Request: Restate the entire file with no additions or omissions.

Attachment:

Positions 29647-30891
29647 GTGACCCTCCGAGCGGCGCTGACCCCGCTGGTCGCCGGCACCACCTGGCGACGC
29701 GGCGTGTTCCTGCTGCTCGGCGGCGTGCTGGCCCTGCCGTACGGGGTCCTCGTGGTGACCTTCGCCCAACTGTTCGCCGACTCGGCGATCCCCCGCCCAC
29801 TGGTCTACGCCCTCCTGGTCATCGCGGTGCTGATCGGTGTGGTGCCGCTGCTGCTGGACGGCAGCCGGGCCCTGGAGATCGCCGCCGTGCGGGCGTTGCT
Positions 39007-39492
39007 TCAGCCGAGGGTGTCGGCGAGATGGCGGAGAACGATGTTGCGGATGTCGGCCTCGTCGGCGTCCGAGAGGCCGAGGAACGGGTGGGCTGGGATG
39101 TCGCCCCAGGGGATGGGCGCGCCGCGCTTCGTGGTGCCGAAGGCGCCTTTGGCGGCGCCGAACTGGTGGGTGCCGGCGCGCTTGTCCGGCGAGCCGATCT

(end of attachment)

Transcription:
Positions 29647-30891
29647 GTGACCCTCCGAGCGGCGCTGACCCCGCTGGTCGCCGGCACCACCTGGCGACGC
29701 GGCGTGTTCCTGCTGCTCGGCGGCGTGCTGGCCCTGCCGTACGGGGTCCTCGTGGTGACCTTCGCCCAACTGTTCGCCGACTCGGCGATCCCCCGCCCAC
29801 TGGTCTACGCCCTCCTGGTCATCGCGGTGCTGATCGGTGTGGTGCCGCTGCTGCTGGACGGCAGCCGGGCCCTGGAGATCGCCGCCGTGCGGGCGTTGCT
Positions 39007-39492
39007 TCAGCCGAGGGTGTCGGCGAGATGGCGGAGAACGATGTTGCGGATGTCGGCCTCGTCGGCGTCCGAGAGGCCGAGGAACGGGTGGGCTGGGATG
39101 TCGCCCCAGGGGATGGGCGCGCCGCGCTTCGTGGTGCCGAAGGCGCCTTTGGCGGCGCCGAACTGGTGGGTGCCGGCGCGCTTGTCCGGCGAGCCGATCT